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Arthritis Rheum. 2007 Nov;56(11):3805-13.

NOD2 gene-associated pediatric granulomatous arthritis: clinical diversity, novel and recurrent mutations, and evidence of clinical improvement with interleukin-1 blockade in a Spanish cohort.

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Servicio de Inmunología, Hospital Clínic, Barcelona, Spain.



Blau syndrome and early-onset sarcoidosis are NOD2 gene-associated chronic autoinflammatory diseases characterized by skin rash, arthritis, and/or eye involvement, with noncaseating granulomata as their pathologic hallmark. This study was undertaken to describe the expanded clinical phenotype, treatment outcomes, and NOD2 gene mutation analysis in a Spanish cohort with pediatric granulomatous arthritis, a chronic disease resembling Blau syndrome/early-onset sarcoidosis.


Clinical, laboratory, and treatment data on the 12 patients in the cohort were obtained through direct interviews. NOD2 gene analysis was performed in a central laboratory, by bidirectional sequencing. Cytokine levels were measured using the human Flex-Set cytokine bead array.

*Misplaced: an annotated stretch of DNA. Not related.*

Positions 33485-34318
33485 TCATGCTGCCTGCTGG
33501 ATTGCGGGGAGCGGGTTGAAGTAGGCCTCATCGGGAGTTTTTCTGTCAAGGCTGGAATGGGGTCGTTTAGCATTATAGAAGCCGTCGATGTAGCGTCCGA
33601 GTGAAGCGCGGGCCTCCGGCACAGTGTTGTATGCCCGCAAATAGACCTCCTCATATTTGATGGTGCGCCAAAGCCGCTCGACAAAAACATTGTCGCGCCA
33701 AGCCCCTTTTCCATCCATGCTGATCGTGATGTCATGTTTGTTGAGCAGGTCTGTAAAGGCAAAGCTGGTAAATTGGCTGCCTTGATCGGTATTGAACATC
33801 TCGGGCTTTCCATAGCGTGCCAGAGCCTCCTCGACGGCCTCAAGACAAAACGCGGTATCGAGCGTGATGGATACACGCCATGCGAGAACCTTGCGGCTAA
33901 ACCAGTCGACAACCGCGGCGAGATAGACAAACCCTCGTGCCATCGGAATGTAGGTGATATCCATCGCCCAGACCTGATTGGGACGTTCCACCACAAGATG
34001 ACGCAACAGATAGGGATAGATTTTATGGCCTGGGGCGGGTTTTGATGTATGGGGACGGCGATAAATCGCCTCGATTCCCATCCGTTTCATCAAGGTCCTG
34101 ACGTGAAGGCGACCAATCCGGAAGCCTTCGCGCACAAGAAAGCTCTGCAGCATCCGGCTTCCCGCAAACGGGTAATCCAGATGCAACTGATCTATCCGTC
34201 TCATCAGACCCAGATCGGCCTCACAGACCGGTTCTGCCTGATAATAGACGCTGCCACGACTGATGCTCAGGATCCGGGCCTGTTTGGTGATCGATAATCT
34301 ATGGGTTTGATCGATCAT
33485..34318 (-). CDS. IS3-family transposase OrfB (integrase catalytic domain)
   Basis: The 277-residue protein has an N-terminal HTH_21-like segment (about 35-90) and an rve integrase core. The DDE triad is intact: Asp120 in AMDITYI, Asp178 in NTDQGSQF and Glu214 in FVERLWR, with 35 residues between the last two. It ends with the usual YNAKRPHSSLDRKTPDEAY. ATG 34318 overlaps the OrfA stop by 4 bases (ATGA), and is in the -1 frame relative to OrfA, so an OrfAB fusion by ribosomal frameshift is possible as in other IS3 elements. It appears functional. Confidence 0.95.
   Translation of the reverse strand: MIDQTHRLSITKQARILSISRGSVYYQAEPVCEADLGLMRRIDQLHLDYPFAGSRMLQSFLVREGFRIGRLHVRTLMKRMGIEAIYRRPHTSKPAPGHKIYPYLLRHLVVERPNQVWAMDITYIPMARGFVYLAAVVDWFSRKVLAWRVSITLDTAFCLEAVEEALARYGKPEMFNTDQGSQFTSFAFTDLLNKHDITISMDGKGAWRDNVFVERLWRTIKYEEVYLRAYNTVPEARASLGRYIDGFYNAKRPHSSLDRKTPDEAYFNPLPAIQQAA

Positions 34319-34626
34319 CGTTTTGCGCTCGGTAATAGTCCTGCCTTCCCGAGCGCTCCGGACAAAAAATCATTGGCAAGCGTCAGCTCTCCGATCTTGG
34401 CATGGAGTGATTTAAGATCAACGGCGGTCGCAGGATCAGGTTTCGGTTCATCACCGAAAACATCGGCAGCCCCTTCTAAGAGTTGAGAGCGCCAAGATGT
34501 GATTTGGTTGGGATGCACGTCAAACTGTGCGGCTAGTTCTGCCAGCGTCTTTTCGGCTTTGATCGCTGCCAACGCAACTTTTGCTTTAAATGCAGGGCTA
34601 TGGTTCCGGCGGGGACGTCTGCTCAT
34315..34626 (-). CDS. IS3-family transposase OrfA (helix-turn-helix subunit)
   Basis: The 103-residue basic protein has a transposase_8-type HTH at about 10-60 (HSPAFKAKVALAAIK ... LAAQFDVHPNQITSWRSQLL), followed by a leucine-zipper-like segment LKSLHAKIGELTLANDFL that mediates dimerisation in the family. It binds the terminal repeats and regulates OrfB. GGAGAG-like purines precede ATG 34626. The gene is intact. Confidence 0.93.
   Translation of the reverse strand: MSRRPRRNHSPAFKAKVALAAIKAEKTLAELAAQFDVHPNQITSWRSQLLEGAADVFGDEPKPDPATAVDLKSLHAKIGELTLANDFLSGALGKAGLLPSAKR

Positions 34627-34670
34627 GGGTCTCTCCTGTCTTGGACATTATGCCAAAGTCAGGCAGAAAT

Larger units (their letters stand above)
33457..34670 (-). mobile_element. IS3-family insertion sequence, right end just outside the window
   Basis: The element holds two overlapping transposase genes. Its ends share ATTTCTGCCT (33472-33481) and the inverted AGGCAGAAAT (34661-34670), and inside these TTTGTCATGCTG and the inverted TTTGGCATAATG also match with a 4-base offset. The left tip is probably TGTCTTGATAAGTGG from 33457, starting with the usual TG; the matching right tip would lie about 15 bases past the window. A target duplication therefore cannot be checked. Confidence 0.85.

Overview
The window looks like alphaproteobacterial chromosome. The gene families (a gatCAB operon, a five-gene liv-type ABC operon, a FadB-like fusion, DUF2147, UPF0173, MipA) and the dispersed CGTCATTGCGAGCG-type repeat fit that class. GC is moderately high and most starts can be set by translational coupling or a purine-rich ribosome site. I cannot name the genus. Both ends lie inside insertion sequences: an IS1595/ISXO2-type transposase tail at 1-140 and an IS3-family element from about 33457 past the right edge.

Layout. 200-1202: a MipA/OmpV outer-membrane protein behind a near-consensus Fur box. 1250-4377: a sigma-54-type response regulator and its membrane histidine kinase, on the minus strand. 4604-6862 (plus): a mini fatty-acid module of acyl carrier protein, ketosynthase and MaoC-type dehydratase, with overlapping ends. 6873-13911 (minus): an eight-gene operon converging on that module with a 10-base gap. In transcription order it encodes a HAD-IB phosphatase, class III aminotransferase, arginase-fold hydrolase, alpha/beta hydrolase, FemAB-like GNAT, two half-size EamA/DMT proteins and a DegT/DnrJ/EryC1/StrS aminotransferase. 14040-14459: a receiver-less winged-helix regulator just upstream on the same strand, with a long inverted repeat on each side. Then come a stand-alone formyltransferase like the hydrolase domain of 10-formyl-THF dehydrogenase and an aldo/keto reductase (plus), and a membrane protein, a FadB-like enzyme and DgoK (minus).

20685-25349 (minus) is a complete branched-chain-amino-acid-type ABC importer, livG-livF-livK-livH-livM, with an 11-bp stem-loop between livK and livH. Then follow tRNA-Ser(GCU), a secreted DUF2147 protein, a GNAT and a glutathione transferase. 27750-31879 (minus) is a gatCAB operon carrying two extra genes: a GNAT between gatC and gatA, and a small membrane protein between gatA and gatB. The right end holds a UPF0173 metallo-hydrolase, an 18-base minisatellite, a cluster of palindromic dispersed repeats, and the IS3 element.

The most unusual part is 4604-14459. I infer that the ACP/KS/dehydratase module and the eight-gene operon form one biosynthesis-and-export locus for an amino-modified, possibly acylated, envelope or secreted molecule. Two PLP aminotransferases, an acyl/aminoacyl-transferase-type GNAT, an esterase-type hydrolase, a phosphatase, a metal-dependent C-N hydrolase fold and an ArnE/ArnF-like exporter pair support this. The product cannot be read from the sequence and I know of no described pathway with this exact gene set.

The classic Blau syndrome/early-onset sarcoidosis triad of skin rash, arthritis, and recurrent uveitis was identified in 5 patients (41.7%), whereas 7 patients (58.3%) presented with fewer than 3 of the classic features. Novel atypical manifestations such as persistent fever and myocardiopathy were also observed. NOD2 analysis revealed 1 heterozygous mutation in each patient, and familial studies confirmed its full penetrance. Of the 12 cases, 58.3% were sporadic, due to de novo mutations. Four different missense mutations on exon 4 were detected. Two of them (R334W and R334Q) were recurrent mutations and were found in 77.8% of the Spanish families, whereas the other 2 (C495Y and R587C) were novel. In the patient who received anakinra treatment, all clinical inflammatory symptoms improved and plasma cytokine levels normalized.


These findings indicate that the expanding clinical heterogeneity of the disease (that is, the presentation of incomplete forms of the classic triad and atypical manifestations) and the high prevalence of sporadic cases should alert clinicians to the possible genetic basis of the condition and support the inclusion of DNA analysis as a diagnostic test. The positive response to anakinra observed in 1 patient suggests a new potential therapeutic approach that merits further investigation, and suggests that the pathogenesis of pediatric granulomatous arthritis may involve interleukin-1-mediated events.

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